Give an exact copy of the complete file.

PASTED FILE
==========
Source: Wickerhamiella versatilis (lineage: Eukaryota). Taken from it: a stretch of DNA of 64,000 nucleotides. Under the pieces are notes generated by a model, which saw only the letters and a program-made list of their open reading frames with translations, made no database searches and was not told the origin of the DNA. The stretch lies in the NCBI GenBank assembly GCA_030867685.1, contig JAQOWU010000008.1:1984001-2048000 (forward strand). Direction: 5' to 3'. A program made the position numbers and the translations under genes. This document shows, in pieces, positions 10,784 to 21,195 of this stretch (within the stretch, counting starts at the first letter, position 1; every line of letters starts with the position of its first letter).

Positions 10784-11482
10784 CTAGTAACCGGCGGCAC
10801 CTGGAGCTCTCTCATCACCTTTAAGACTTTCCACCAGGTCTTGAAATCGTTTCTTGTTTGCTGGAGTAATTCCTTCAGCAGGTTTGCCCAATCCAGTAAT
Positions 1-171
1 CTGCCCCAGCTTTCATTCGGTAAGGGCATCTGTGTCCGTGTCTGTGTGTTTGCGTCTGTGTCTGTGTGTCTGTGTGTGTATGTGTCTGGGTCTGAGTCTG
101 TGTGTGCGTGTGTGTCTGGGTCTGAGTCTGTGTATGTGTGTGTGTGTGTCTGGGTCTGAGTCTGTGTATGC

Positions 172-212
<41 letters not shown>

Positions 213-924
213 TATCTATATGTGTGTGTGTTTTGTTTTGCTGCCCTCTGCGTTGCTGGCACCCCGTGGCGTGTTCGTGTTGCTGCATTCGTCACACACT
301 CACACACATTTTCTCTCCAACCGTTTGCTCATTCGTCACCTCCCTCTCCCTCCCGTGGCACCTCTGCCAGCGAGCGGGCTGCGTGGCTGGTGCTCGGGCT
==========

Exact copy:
Source: Wickerhamiella versatilis (lineage: Eukaryota). Taken from it: a stretch of DNA of 64,000 nucleotides. Under the pieces are notes generated by a model, which saw only the letters and a program-made list of their open reading frames with translations, made no database searches and was not told the origin of the DNA. The stretch lies in the NCBI GenBank assembly GCA_030867685.1, contig JAQOWU010000008.1:1984001-2048000 (forward strand). Direction: 5' to 3'. A program made the position numbers and the translations under genes. This document shows, in pieces, positions 10,784 to 21,195 of this stretch (within the stretch, counting starts at the first letter, position 1; every line of letters starts with the position of its first letter).

Positions 10784-11482
10784 CTAGTAACCGGCGGCAC
10801 CTGGAGCTCTCTCATCACCTTTAAGACTTTCCACCAGGTCTTGAAATCGTTTCTTGTTTGCTGGAGTAATTCCTTCAGCAGGTTTGCCCAATCCAGTAAT
Positions 1-171
1 CTGCCCCAGCTTTCATTCGGTAAGGGCATCTGTGTCCGTGTCTGTGTGTTTGCGTCTGTGTCTGTGTGTCTGTGTGTGTATGTGTCTGGGTCTGAGTCTG
101 TGTGTGCGTGTGTGTCTGGGTCTGAGTCTGTGTATGTGTGTGTGTGTGTCTGGGTCTGAGTCTGTGTATGC

Positions 172-212
<41 letters not shown>

Positions 213-924
213 TATCTATATGTGTGTGTGTTTTGTTTTGCTGCCCTCTGCGTTGCTGGCACCCCGTGGCGTGTTCGTGTTGCTGCATTCGTCACACACT
301 CACACACATTTTCTCTCCAACCGTTTGCTCATTCGTCACCTCCCTCTCCCTCCCGTGGCACCTCTGCCAGCGAGCGGGCTGCGTGGCTGGTGCTCGGGCT